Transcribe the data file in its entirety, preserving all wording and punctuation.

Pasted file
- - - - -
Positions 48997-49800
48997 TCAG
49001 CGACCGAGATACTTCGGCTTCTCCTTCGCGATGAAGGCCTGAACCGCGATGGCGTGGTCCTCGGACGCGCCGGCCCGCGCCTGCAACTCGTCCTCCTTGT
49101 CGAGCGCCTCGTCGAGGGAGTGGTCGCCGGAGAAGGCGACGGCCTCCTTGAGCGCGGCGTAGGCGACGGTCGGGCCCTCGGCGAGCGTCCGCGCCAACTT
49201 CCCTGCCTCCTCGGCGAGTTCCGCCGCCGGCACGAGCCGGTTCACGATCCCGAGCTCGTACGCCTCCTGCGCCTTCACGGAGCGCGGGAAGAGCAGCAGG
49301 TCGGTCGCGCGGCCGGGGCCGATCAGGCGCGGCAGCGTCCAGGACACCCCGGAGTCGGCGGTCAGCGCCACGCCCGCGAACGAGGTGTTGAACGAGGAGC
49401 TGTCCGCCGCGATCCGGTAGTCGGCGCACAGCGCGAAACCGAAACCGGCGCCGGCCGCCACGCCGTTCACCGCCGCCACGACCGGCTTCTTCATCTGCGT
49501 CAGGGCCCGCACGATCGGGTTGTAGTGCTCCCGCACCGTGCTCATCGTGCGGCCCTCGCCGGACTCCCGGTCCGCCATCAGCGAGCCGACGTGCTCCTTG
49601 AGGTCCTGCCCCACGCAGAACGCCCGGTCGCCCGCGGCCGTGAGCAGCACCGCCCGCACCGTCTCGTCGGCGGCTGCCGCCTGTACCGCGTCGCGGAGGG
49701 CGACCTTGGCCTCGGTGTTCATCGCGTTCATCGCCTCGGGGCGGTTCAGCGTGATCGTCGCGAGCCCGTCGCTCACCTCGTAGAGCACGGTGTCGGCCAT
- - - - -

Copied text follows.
Positions 48997-49800
48997 TCAG
49001 CGACCGAGATACTTCGGCTTCTCCTTCGCGATGAAGGCCTGAACCGCGATGGCGTGGTCCTCGGACGCGCCGGCCCGCGCCTGCAACTCGTCCTCCTTGT
49101 CGAGCGCCTCGTCGAGGGAGTGGTCGCCGGAGAAGGCGACGGCCTCCTTGAGCGCGGCGTAGGCGACGGTCGGGCCCTCGGCGAGCGTCCGCGCCAACTT
49201 CCCTGCCTCCTCGGCGAGTTCCGCCGCCGGCACGAGCCGGTTCACGATCCCGAGCTCGTACGCCTCCTGCGCCTTCACGGAGCGCGGGAAGAGCAGCAGG
49301 TCGGTCGCGCGGCCGGGGCCGATCAGGCGCGGCAGCGTCCAGGACACCCCGGAGTCGGCGGTCAGCGCCACGCCCGCGAACGAGGTGTTGAACGAGGAGC
49401 TGTCCGCCGCGATCCGGTAGTCGGCGCACAGCGCGAAACCGAAACCGGCGCCGGCCGCCACGCCGTTCACCGCCGCCACGACCGGCTTCTTCATCTGCGT
49501 CAGGGCCCGCACGATCGGGTTGTAGTGCTCCCGCACCGTGCTCATCGTGCGGCCCTCGCCGGACTCCCGGTCCGCCATCAGCGAGCCGACGTGCTCCTTG
49601 AGGTCCTGCCCCACGCAGAACGCCCGGTCGCCCGCGGCCGTGAGCAGCACCGCCCGCACCGTCTCGTCGGCGGCTGCCGCCTGTACCGCGTCGCGGAGGG
49701 CGACCTTGGCCTCGGTGTTCATCGCGTTCATCGCCTCGGGGCGGTTCAGCGTGATCGTCGCGAGCCCGTCGCTCACCTCGTAGAGCACGGTGTCGGCCAT